The quest for Facebook world domination is stalling out in the Far East. Japanese users are nowhere near as ecstatic and enthralled as the rest of the world, according to an article in the New York Times. Only 2% of online users in Japan have Facebook accounts, and it may have to do with a difference in cultural attitudes towards privacy.
Japanese are not averse to technology and new online applications by any means. Japan is the perennial leader in consumer electronics, robotics, and the automotive industry. Social networking sites also do very well, with Japanese users logging onto sites such as Mixi, Gree, and Mobage-town. All three sites have over 20 million users, and all three sites have similarities to Facebook and Twitter. Users can microblog, write in diaries, send direct messages, and create events. However, all three sites are different from Facebook in one salient detail: they are private. Most users create aliases and avatars to disguise their true identity and feel more comfortable expressing themselves when they are unknown.
It would seem to be that the Japanese are simply more private. They have all the same tools of Twitter and Facebook at their disposal, but the interest in showcasing oneself is minimal. Users in Japan are more the voyeur, while North Americans are the exhibitionists. And there is no reason to expect this attitude to change anytime soon.
Facebook may truly never catch on in Japan the way it did in the United States, and it is because of the way Facebook is introduced, and the culture of openness it has created.
The idea of putting all of one’s information up online, including photographs, interests, work history, and relationship status is initially an imposing proposition. That is why in the U.S. the change from a private life to a public one online has happened gradually, and that is why Facebook has succeeded. It is an ideal example of the boiling frog anecdote often used in business circles. If you throw a frog in a pot of boiling water, it will quickly jump out; however if you put the frog in cold water and slowly raise the temperature, it will sit there and take the change.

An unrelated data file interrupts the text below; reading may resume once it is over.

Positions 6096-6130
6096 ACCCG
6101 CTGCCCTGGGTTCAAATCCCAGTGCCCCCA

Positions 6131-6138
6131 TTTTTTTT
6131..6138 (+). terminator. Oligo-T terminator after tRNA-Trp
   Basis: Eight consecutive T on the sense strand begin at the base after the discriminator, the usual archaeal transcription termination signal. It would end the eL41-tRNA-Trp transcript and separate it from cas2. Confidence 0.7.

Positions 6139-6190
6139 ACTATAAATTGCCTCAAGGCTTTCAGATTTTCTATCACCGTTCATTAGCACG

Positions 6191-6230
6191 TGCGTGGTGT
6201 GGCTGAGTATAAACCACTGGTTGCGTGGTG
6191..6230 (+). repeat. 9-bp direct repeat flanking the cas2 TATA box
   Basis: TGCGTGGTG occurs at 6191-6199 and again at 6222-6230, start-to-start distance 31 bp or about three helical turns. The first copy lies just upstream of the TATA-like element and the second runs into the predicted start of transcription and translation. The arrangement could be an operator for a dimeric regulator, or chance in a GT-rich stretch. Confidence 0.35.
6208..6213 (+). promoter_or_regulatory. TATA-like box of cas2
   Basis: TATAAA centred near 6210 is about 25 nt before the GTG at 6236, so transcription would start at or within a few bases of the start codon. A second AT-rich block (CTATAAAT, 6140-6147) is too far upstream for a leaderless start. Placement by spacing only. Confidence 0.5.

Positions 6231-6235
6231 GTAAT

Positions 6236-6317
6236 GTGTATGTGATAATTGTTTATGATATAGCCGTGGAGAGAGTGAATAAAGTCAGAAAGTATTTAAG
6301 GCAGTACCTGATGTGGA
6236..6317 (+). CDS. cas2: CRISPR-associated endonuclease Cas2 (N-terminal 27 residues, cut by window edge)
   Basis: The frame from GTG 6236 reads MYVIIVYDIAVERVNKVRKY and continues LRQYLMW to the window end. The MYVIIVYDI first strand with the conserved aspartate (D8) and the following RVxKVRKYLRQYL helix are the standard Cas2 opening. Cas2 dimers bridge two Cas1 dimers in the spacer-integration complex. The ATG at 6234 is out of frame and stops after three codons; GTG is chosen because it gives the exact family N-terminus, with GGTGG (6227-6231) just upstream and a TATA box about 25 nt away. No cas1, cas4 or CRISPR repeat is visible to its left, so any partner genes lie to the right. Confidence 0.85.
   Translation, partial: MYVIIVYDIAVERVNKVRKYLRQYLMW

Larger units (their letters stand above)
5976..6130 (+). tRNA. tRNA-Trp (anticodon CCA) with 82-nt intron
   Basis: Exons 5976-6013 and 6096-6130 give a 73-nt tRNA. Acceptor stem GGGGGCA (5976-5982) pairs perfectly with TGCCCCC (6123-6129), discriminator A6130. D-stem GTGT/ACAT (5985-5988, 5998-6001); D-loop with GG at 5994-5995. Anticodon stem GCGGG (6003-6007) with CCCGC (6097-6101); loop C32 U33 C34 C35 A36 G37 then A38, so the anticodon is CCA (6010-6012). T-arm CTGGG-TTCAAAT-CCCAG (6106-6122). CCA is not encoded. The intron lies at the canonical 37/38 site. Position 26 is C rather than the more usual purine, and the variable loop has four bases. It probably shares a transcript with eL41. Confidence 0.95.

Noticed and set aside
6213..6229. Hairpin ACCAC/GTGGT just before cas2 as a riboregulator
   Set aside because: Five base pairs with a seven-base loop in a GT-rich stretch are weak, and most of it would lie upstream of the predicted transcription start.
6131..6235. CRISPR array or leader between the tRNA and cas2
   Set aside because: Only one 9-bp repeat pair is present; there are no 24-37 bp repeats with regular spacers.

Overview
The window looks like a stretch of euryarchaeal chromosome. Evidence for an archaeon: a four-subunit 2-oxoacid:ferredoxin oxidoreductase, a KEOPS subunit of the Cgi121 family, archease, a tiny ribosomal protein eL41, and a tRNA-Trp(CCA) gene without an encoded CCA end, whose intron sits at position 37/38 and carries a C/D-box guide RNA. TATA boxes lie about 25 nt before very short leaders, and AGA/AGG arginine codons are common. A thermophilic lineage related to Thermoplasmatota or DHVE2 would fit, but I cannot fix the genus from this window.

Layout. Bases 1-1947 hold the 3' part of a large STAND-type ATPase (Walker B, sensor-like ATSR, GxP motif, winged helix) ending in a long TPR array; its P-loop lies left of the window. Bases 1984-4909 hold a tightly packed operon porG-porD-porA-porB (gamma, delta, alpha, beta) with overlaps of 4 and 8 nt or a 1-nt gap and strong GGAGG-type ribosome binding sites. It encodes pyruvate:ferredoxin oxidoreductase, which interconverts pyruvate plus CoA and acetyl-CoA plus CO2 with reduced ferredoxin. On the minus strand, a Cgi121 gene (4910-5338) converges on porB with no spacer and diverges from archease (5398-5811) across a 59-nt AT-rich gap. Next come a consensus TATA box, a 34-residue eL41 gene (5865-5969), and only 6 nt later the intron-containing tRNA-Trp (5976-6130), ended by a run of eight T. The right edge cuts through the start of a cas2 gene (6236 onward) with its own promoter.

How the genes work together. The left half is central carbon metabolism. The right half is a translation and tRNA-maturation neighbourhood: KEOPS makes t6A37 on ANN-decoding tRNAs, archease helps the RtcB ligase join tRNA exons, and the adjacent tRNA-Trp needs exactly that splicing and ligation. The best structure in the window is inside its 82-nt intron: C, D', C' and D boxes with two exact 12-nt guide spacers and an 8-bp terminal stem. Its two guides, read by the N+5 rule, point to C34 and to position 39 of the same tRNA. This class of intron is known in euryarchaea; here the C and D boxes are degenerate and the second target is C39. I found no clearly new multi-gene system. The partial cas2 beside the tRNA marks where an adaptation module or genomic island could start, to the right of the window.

When Facebook began, it was for students only. It was a way to connect to people of a similar age and attitude by streamlining the college experience. As it gained in popularity, the privacy slowly disappeared, and Facebook became bigger and more open. Few users may actually remember the days when rumours swirled that Facebook was going to open up to everyone outside the realm of university. Members questioned the decision, complaining Facebook would grow stale, and allowing outsiders would somehow tarnish a site that only allows college students.
Facebook did indeed open it’s figurate doors, and the monumental moment came and passed with some criticism but little action. The same feigned outrage can be seen with every privacy amendment and every new advertising pop up. There is a discussion by rote, changes are made, and everyone carries on.
Americans have gradually become accustomed to living in a public world while simultaneously embracing the opportunity to share anything and everything about his or her own identity. Facebook now is very different from the Facebook that was created in 2004, but everyone has accepted these changes as fait accompli.
Having not joined during the inception, it is natural that users in Japan, or any group of people who have lived online in a different way, are not eager to join. The NYT article cites a survey of 2,130 Japanese mobile web users in which 89% of respondents are reluctant to disclose their real name online. That same poll in the U.S. would likely yield the opposite results.
Facebook will continue to infiltrate every country, and it’s not done selling the product to Japan. The numbers will likely grow, but it will not reach the popularity it has in other parts of the world. The water is already boiling in Japan, and no one is eager to jump in.